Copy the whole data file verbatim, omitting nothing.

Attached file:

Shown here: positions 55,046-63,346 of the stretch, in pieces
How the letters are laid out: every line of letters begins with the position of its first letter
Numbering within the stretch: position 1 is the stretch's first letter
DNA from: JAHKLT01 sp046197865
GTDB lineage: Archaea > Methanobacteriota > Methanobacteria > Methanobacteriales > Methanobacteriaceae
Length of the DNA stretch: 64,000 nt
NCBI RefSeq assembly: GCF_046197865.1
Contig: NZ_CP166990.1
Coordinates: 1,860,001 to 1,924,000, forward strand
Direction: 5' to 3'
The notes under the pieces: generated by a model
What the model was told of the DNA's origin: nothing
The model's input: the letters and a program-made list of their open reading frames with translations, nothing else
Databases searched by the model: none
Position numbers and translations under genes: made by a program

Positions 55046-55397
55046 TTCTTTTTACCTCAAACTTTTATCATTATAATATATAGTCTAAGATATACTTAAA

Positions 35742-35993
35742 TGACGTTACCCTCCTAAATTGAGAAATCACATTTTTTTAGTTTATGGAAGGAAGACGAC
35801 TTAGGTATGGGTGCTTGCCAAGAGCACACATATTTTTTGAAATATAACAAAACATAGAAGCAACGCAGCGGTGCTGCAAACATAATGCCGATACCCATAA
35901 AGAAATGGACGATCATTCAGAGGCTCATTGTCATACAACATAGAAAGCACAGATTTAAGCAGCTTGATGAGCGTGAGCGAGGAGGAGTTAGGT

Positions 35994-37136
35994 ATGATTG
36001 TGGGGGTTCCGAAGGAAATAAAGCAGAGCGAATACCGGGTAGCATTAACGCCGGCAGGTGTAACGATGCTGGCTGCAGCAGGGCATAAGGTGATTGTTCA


Shown here: positions 55,046-63,346 of the stretch, in pieces
How the letters are laid out: every line of letters begins with the position of its first letter
Numbering within the stretch: position 1 is the stretch's first letter
DNA from: JAHKLT01 sp046197865
GTDB lineage: Archaea > Methanobacteriota > Methanobacteria > Methanobacteriales > Methanobacteriaceae
Length of the DNA stretch: 64,000 nt
NCBI RefSeq assembly: GCF_046197865.1
Contig: NZ_CP166990.1
Coordinates: 1,860,001 to 1,924,000, forward strand
Direction: 5' to 3'
The notes under the pieces: generated by a model
What the model was told of the DNA's origin: nothing
The model's input: the letters and a program-made list of their open reading frames with translations, nothing else
Databases searched by the model: none
Position numbers and translations under genes: made by a program

Positions 55046-55397
55046 TTCTTTTTACCTCAAACTTTTATCATTATAATATATAGTCTAAGATATACTTAAA

Positions 35742-35993
35742 TGACGTTACCCTCCTAAATTGAGAAATCACATTTTTTTAGTTTATGGAAGGAAGACGAC
35801 TTAGGTATGGGTGCTTGCCAAGAGCACACATATTTTTTGAAATATAACAAAACATAGAAGCAACGCAGCGGTGCTGCAAACATAATGCCGATACCCATAA
35901 AGAAATGGACGATCATTCAGAGGCTCATTGTCATACAACATAGAAAGCACAGATTTAAGCAGCTTGATGAGCGTGAGCGAGGAGGAGTTAGGT

Positions 35994-37136
35994 ATGATTG
36001 TGGGGGTTCCGAAGGAAATAAAGCAGAGCGAATACCGGGTAGCATTAACGCCGGCAGGTGTAACGATGCTGGCTGCAGCAGGGCATAAGGTGATTGTTCA